Beyond the Biennale: 21 Top Shows to See Around Venice
Contributing to the art frenzy, local museums will present a series of solo and group shows, several focusing on American artists. At the Peggy Guggenheim Collection, “Jackson Pollock’s ‘Mural’: Energy Made Visible” showcases largest painting ever, Mural (1943)—restored to its full force after an 18-month cleaning effort at the Getty Conservation Institute in Los Angeles—and examines the influence of action photographers like Barbara Morgan on the artist’s iconic drip paintings. Museo Correr, along with the Written Art Foundation, presents silkscreen and oil paintings inspired by top-secret government documents in “War Paintings,” created over the last decade; while at Ca’ Pesaro International Gallery of Modern Art, over 60 paintings by
More painting can be seen at the Fondazione Bevilacqua La Masa, located in the Palazzetto Tito, where new works by Futurologia, 2015–1958 / 1958–2015” at the Palazzo Grassi, and a group show, “Slip of the Tongue,” curated by artist Punta della Dogana—which is already generating buzz in art-world circles. The Fondazione Prada (which opens its new Rem Koolhaas-designed headquarters in Milan the same day the Biennale launches), takes a more historical approach with “Portable Classic” at its Venice outpost, housed in Ca’ Corner della Regina. The show examines the miniature reproductions of classical works prevalent during the Renaissance.
For a larger group show, stop by the Museo di Palazzo Grimani for “Frontiers Reimagined,” bringing together 44 artists working across multiple mediums in an exhibition curated by Sundaram Tagore and Marius Kwint that considers the effects of globalization. A multisensory experience can be found in “The Sound of Creation: Sound Paintings by Beezy Bailey and Brian Eno,” presented in the Conservatorio Benedetto Marcello by ArsCulture, a nonprofit arts initiative based in Venice. Fellow local nonprofit Zuecca Project Space has organized three exhibits and events, including “The Internet Saga,” a look at contemporary online culture through the film work of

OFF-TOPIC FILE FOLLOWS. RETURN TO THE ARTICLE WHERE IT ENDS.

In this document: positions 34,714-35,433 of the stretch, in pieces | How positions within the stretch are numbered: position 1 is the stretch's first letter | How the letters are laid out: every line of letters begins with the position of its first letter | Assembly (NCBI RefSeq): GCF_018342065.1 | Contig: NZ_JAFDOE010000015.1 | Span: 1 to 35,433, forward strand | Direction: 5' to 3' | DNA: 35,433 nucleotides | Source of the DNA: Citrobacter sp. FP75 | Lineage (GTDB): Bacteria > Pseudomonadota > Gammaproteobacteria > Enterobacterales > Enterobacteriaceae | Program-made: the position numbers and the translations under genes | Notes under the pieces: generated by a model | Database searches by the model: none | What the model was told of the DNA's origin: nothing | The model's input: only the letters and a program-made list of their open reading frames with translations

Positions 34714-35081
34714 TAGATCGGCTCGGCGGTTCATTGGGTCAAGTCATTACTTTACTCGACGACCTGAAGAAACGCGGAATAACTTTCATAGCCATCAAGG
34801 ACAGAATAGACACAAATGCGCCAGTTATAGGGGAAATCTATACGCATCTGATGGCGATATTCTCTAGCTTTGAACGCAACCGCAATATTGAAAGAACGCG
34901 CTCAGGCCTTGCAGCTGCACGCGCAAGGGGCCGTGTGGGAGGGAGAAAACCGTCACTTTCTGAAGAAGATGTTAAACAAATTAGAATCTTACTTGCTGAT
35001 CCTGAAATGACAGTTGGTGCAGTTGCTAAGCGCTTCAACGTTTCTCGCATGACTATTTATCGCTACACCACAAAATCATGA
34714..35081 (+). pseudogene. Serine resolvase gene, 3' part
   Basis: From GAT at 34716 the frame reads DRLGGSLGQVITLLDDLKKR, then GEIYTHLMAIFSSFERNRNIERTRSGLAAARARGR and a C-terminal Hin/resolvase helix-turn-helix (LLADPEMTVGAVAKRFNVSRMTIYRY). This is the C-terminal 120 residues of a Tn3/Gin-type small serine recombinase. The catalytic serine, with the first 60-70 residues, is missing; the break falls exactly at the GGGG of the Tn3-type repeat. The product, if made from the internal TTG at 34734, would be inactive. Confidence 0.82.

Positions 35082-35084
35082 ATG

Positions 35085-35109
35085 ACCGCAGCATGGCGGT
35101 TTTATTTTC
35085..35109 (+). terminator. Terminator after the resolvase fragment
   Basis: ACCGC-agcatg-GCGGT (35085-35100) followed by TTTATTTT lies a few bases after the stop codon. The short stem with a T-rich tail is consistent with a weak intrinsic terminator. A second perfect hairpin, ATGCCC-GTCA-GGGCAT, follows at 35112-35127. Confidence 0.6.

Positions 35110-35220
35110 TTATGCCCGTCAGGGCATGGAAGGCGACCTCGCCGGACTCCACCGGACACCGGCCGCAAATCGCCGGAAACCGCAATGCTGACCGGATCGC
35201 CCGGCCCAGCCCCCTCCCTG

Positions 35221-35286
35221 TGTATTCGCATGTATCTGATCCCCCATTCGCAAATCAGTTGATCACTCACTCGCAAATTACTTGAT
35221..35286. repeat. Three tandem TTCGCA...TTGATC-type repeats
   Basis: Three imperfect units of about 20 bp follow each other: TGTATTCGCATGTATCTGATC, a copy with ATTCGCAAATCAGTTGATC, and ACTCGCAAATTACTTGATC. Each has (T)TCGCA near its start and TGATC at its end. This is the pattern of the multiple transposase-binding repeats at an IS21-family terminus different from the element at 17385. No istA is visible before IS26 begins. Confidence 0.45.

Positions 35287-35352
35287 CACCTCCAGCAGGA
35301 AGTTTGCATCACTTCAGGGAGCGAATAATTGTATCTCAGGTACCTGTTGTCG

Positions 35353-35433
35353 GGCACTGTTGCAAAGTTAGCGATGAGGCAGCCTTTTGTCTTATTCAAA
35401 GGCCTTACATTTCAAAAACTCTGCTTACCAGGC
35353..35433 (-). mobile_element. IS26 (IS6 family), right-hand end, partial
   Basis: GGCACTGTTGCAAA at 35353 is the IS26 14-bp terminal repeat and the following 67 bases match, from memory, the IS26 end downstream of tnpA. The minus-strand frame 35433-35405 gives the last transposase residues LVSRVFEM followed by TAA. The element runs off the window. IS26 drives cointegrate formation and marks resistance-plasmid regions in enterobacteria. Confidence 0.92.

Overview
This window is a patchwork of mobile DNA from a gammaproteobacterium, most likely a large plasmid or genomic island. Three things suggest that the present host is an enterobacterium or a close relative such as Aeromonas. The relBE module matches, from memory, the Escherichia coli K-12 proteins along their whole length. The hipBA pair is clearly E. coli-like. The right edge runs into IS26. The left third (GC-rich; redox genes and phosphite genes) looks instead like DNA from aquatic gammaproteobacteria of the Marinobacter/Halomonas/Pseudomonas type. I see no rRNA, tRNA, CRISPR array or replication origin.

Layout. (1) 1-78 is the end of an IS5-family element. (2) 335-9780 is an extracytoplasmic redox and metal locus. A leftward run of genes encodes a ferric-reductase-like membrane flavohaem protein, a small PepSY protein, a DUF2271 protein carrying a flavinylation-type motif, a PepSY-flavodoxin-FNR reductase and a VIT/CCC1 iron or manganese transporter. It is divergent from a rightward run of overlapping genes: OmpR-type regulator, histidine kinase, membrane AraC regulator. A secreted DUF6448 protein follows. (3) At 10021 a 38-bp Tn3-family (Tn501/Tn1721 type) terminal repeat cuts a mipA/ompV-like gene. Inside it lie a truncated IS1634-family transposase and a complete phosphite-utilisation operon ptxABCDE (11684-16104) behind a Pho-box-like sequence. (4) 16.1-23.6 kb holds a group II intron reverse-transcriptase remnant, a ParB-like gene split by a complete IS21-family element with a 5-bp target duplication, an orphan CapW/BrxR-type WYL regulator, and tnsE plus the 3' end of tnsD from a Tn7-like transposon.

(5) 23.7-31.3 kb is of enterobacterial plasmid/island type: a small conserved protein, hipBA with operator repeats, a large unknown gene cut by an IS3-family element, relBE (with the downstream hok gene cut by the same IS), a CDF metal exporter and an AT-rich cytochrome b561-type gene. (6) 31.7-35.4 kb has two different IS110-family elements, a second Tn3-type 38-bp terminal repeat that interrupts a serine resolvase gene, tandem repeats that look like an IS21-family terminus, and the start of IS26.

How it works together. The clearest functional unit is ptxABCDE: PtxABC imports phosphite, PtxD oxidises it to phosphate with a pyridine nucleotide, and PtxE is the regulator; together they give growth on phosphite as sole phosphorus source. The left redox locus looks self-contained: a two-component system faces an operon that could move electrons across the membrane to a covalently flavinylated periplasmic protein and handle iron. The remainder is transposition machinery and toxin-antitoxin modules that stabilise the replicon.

With the Biennale also comes a flood of satellite exhibitions organized by international institutions, from England to Russia to the United Arab Emirates. England’s Yorkshire Sculpture Park imports six large-scale sculptures by
Nestled between Switzerland and Austria, the microstate of Liechtenstein’s Kunstmuseum Liechtenstein assembles a selection of art in the Palazzo Trevisan degli Ulivi from emerging artists in other European microstates (including Montenegro and Luxembourg) in “The Silver Lining,” which engages with this Biennale’s expansive themes of history and time. Also in the Palazzo Trevisan degli Ulivi, “Salon Suisse: S.O.S. Dada—The World Is a Mess,” presented by the Swiss Arts Council Pro Helvetia, explores the radical, boundary-pushing legacy of Dadaism, questioning whether it can rescue art in today’s chaotic world.
In a historically charged exhibition, India and Pakistan exhibit together for the first time on the occasion of the Biennale in “My East is Your West,” presented by the Gujral Foundation; work by Indian artist online. Back on land in the Palazzo Nani Mocenigo, Flemish exhibition “The Revenge of the Common Place,” coordinated by Vrije Universiteit Brussel, also takes as subject matter the cultural disconnect between East and West, with work by The Brooklyn Rail presents Shrine for Girls, an installation created by